Circumcision represents entry into God’s covenant with Abraham

in the beginning
Father Mike Stubbs is the pastor of Holy Cross Parish in Overland Park and has a degree in Scripture from Harvard University.

by Father Mike Stubbs

“Today I have removed the reproach of Egypt from you.”

The Lord’s mysterious words in Sunday’s first reading — Jos 5:9a, 10-12 — may raise more questions than they answer. What is this reproach of Egypt? How has the Lord removed it?

God speaks these words right after the rite of circumcision has been performed on the males who had been born during the 40-year journey from Egypt, which has just concluded:

“None of those born in the desert during the journey after departure from Egypt were circumcised” (Jos 5:5). They are preparing to celebrate the Passover. Only males who have been circumcised are allowed to take part in the celebration, according to Ex 12:44-48.

Since circumcision involves removal of the foreskin, the statement “I have removed the reproach” functions well as a comment on what has just happened.

The Law of Moses requires circumcision for every male of the people of Israel: “On the eighth day, the flesh of the boy’s foreskin shall be circumcised” (Lv 12:3). Circumcision marks the male as taking part in the covenant between God and Abraham:

“This is my (God’s) covenant with you and your descendants after you that you must keep: every male among you shall be circumcised” (Gn 17:10). We should remember that Jesus, since he belonged to the people of Israel, was himself circumcised:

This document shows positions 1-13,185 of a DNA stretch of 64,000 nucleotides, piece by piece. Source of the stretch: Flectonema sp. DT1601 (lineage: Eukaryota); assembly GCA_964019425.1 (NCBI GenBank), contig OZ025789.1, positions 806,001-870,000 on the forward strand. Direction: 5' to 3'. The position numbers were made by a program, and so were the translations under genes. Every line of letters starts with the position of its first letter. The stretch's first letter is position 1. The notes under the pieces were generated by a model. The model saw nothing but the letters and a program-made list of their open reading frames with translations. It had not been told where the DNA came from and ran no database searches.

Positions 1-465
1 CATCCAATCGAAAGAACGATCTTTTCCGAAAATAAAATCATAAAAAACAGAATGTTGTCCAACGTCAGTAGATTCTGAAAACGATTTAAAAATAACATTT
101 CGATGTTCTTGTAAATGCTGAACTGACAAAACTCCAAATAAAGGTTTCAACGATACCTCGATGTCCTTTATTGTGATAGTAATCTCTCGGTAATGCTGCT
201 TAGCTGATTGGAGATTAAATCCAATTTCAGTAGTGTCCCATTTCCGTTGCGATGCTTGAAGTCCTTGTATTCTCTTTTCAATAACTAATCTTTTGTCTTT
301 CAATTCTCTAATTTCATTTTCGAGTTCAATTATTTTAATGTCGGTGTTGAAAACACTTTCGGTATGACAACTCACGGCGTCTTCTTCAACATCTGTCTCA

“When eight days were completed for his circumcision, he was named Jesus, the name given him by the angel before he was conceived in the womb” (Lk 2:21).

Among the people of Israel, circumcision ordinarily took place within eight days after the birth: “Throughout the ages, every male among you, when he is eight days old, shall be circumcised” (Gn 17:12).

Why, then, this delay which is witnessed to in this reading from Joshua? Why were the male babies born during the journey from Egypt not circumcised eight days later, as customary, but only after arrival in the Promised Land, which could be years later?

We should remember that the feast of Passover celebrates liberation from bondage in Egypt and entry into the Promised Land.

The first observance of Passover takes place on the eve of the Israelites departure from Egypt. Now, this observance of Passover recounted in the reading from Joshua takes place as the Israelites enter the Promised Land.

All this happens because of the covenant that God has made with the people of Israel. It is appropriate that this mass circumcision accompany the first observance of Passover in the Promised Land. 

These young Israelites enter into the covenant, just as they are entering into this new land.

It is indeed reason for them to celebrate.

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